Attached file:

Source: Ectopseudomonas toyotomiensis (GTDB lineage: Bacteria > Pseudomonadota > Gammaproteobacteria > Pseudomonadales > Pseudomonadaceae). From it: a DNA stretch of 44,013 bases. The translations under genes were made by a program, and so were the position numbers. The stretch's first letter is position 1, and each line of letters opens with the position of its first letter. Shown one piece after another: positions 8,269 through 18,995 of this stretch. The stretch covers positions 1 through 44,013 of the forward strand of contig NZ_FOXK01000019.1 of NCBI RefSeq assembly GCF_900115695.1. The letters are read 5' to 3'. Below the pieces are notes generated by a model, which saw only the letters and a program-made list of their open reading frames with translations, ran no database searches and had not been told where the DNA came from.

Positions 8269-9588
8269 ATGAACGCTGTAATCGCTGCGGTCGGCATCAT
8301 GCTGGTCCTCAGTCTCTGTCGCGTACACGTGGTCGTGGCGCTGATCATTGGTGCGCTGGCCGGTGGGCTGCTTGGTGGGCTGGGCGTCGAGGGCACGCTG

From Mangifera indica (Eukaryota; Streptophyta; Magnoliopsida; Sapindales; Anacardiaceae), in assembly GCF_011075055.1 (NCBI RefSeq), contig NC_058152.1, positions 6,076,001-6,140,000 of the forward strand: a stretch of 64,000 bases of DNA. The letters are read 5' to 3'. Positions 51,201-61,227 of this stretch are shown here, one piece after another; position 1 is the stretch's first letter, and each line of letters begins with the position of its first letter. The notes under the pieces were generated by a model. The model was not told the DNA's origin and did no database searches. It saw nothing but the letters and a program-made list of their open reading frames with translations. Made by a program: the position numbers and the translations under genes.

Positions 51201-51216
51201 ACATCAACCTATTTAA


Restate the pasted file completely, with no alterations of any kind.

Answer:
Source: Ectopseudomonas toyotomiensis (GTDB lineage: Bacteria > Pseudomonadota > Gammaproteobacteria > Pseudomonadales > Pseudomonadaceae). From it: a DNA stretch of 44,013 bases. The translations under genes were made by a program, and so were the position numbers. The stretch's first letter is position 1, and each line of letters opens with the position of its first letter. Shown one piece after another: positions 8,269 through 18,995 of this stretch. The stretch covers positions 1 through 44,013 of the forward strand of contig NZ_FOXK01000019.1 of NCBI RefSeq assembly GCF_900115695.1. The letters are read 5' to 3'. Below the pieces are notes generated by a model, which saw only the letters and a program-made list of their open reading frames with translations, ran no database searches and had not been told where the DNA came from.

Positions 8269-9588
8269 ATGAACGCTGTAATCGCTGCGGTCGGCATCAT
8301 GCTGGTCCTCAGTCTCTGTCGCGTACACGTGGTCGTGGCGCTGATCATTGGTGCGCTGGCCGGTGGGCTGCTTGGTGGGCTGGGCGTCGAGGGCACGCTG

From Mangifera indica (Eukaryota; Streptophyta; Magnoliopsida; Sapindales; Anacardiaceae), in assembly GCF_011075055.1 (NCBI RefSeq), contig NC_058152.1, positions 6,076,001-6,140,000 of the forward strand: a stretch of 64,000 bases of DNA. The letters are read 5' to 3'. Positions 51,201-61,227 of this stretch are shown here, one piece after another; position 1 is the stretch's first letter, and each line of letters begins with the position of its first letter. The notes under the pieces were generated by a model. The model was not told the DNA's origin and did no database searches. It saw nothing but the letters and a program-made list of their open reading frames with translations. Made by a program: the position numbers and the translations under genes.

Positions 51201-51216
51201 ACATCAACCTATTTAA